Wednesday, July 3, 2013

I don't get the COI survey

I always feel like I'm missing something, and now I'm missing what's so important about this CoI survey. It seems like just like the evaluation form students fill out every semester at the end of the class. But I have to be missing something because the literature treats it like this seminal document that changed everything.
First, I don't like the Likert Scale. In the clinical trial I'm in, I have to fill out about 5 surveys a month with that scale, and it NEVER feels accurate in the sense of really telling my experience. And this survey really brought that home to me. It's like there's some invented student who "agreed or strongly agreed" with each of those statements, and the response is directed towards that student's experience. I know you're supposed to feel like you're allowed not to agree, but "agreeing" to all those will create what's supposed to be the optimum experience of this class. And it's a very limited experience--very traditional. The instructor isn't really part of the class, but just the one who "responds" and "gives feedback." The only outcome of "discussion and brainstorming," apparently, is that the student is exposed to "different points of view". Gee. How advanced.
 It just feels like if a student described this as his/her experience of a class, it wouldn't sound like a particularly good class. It doesn't sound like an optimum experience. I'm not sure at all why this is a big deal and everyone is using this survey. There's no "community" being described there. There's no joy or conflict or even learning described there. It's kind of like the bare minimum -- "Yeah, we're allowed to express our points of view (about what?) and we tolerate others doing so! Booya!" I mean, really, if that's all class discussion does... if it doesn't -create- new knowledge-- if it's just about "expressing our points of view," then it might be okay for a first-year class where students still have to learn that other people think differently. Diversity training. But really. Where's the indicator of new learning? Of new skills of thinking? Of knowledge created by the class learning the material in the class?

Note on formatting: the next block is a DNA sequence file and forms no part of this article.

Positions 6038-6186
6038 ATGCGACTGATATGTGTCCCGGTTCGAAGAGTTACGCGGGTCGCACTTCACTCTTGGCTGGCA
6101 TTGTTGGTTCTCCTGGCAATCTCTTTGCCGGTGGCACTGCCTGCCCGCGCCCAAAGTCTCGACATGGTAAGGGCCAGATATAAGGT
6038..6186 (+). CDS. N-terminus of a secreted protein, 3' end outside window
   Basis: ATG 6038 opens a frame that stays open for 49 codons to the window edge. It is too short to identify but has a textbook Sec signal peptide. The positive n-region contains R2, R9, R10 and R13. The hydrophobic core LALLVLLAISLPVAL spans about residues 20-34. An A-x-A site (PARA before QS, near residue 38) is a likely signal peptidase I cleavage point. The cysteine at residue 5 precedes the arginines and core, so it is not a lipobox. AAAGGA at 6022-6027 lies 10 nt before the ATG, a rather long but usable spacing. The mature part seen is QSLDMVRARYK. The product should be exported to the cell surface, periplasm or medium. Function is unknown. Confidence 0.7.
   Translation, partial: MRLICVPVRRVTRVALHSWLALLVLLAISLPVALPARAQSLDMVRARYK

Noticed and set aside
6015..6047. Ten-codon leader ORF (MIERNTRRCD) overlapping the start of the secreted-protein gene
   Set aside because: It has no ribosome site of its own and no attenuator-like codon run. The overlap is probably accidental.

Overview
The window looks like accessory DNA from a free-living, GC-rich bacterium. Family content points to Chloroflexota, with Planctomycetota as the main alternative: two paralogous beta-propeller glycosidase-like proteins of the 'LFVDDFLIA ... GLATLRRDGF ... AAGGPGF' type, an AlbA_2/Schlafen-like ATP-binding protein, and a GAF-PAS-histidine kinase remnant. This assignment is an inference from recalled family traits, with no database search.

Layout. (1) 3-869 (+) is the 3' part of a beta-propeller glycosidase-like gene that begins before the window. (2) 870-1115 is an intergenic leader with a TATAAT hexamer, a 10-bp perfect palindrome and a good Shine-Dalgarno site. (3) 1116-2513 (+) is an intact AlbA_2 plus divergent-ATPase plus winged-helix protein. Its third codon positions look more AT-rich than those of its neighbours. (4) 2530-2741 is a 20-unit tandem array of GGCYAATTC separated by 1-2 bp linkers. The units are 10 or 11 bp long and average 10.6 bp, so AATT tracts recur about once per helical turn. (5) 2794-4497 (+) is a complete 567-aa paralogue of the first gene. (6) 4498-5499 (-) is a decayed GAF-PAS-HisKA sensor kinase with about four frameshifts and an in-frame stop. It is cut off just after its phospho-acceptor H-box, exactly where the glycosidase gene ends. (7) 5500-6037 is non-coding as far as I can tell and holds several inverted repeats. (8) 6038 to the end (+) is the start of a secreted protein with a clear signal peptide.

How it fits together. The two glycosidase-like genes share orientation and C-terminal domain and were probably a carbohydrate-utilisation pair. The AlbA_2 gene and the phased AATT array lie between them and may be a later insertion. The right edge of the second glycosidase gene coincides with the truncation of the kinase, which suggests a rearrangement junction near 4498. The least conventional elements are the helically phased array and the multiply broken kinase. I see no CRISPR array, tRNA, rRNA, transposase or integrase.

So why is this a big deal? I don't get it. We have to use it in just about every discussion in the class, and it's constantly being referenced in other papers, and there's a website devoted to it, and there was just a 10-year- retrospective article about how it changed everything. Huh? Maybe it's because it's 10 years old and I've seen things based on this, but I just don't get it. What's transformative? Remember the Mina Shaughnessy book about errors and expectations? The Lebov book about Black English? THOSE were transformative-- they changed the way everyone looked at how we learn and teach. This is just an evaluation. So? But see, I've been missing the point about a lot of things, so maybe this survey is something more than just an evaluation of an adequate class.
I'll study it again. This is probably my inadequacy of never being able to see both the forest and the trees at the same time. I can't switch focus! So when I look at the actual statements, I can't see the overall purpose.

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